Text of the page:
China’s bursting housing bubble summed up in a viral video, as official tells citizens to ‘Buy one property, then a second. Bought a second? Buy a third, and fourth’

August 17, 2022, 8:32 PM UTC
A child on a slide in front of unfinished apartment buildings in Wuhan, China.
A child on a slide in front of unfinished apartment buildings at the construction site of a China Evergrande Group development in Wuhan, in December 2021.
Andrea Verdelli—Bloomberg/Getty Images

As China’s property crisis deepens and Chinese homeowners across 100 cities refuse to pay their mortgages, some local government officials are taking matters into their own hands. 

Deng Bibo, a county party secretary of China’s Hunan province, encouraged everyone to buy multiple homes during his opening speech for a real estate exhibition fair in Shimen, a county of Hunan, on Tuesday. 

“I hope that today all comrades will take the lead in buying property,” Deng said. “Buy one property, then buy a second one. If you purchased a second one already, then buy a third. Bought a third? Then buy your fourth.” 

The speech went viral on Chinese social media, as netizens made fun of the request. Douyin, the Chinese version of TikTok, has been flooded with videos of Deng’s speech that attracted tens of thousands of user comments on each video. One user responded sarcastically: “It’s as simple as buying vegetables at the vegetable market.” Others questioned where they would get the money from to buy multiple homes.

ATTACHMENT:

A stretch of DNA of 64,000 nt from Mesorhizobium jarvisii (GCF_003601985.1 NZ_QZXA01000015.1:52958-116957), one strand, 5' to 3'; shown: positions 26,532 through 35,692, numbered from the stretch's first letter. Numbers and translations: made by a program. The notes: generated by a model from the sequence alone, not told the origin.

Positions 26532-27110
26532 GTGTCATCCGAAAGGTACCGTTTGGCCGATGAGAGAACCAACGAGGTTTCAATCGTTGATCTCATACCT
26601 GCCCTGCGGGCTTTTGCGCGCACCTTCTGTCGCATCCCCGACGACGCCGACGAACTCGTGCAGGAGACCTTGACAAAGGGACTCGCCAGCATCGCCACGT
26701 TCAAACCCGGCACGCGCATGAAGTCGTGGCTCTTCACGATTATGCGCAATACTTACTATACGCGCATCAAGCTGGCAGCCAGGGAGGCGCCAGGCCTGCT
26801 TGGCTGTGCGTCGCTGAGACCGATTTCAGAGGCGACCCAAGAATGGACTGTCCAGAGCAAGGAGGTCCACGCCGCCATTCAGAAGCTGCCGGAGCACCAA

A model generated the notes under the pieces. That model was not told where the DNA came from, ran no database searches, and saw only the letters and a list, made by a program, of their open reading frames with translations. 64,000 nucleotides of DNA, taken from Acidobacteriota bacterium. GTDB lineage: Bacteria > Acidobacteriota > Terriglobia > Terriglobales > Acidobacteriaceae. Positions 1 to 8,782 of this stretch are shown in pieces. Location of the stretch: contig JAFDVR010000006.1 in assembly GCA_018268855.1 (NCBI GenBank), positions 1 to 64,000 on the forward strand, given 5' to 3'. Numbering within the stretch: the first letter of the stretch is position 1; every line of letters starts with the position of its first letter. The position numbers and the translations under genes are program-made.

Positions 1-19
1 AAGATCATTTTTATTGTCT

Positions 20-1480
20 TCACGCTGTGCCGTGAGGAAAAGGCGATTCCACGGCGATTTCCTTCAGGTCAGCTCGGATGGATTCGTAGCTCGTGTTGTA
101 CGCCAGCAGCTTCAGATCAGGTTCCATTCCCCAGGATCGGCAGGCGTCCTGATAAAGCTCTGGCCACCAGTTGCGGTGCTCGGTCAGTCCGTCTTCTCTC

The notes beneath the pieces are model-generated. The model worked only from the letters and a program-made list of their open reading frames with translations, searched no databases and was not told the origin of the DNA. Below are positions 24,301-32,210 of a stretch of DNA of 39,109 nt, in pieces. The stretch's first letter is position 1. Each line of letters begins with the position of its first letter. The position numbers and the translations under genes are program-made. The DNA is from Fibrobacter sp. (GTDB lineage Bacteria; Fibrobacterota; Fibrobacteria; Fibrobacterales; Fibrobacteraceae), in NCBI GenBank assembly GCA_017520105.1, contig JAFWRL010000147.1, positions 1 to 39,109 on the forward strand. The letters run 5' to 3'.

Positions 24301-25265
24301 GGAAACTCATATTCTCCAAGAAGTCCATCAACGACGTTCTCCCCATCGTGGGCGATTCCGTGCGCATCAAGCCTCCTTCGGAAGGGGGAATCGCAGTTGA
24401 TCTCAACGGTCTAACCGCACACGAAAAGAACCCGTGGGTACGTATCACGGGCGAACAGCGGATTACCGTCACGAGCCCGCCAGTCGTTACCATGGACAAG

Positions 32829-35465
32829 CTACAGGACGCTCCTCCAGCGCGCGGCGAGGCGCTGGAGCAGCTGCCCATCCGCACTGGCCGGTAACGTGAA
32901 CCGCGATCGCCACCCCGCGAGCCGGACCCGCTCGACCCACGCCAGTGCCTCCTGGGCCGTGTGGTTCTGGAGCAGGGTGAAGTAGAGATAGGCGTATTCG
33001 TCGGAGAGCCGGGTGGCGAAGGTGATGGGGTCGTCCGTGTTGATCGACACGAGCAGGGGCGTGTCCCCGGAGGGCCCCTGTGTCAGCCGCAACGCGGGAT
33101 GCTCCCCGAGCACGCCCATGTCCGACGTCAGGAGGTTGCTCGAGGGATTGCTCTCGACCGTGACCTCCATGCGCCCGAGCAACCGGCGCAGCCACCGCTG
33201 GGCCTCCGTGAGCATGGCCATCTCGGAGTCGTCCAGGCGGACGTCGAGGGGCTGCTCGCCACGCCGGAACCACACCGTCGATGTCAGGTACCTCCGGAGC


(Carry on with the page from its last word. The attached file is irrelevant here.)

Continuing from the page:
Deng’s speech highlights China’s struggle to contain a growing crisis. For decades, Chinese citizens have funneled their cash into real estate, with a huge share of Chinese household wealth—70%—stored in property. In China, homebuyers pay upfront for a home. These presale funds essentially offer interest-free loans for property developers, which they have used to rapidly expand construction projects. 

But the central government noticed the frothy housing market, and has tried to rein in developers’ ability to borrow money so easily. When that cash flow became constrained, it led to stalled building projects and half-finished houses. That means that many of the homes that people bought and paid for in full are not actually being built. 

This crisis has intensified in recent weeks as homeowners across the country began refusing to pay their mortgages because of stalled projects and unfinished homes.

The country’s real estate woes threaten to upend its social stability—China’s middle class has long relied on property as its main source of wealth, and it accounts for 25% of the Chinese economy. That means that Chinese citizens are seeing their favorite means of investment no longer working for them—at the same time the nation is facing its biggest economic slowdown in decades.

Nationwide boycotts 

China’s debt-fueled property market has been embroiled in turmoil since last year when Evergrande—the country’s most-indebted developer with $300 billion of liabilities—defaulted on its dollar bond payment and nearly collapsed. 

Since then, the sector has faced a severe cash crunch, and many developers have been unable to pay their vendors and construction crews, as well as deliver completed apartments to homeowners who already paid for them.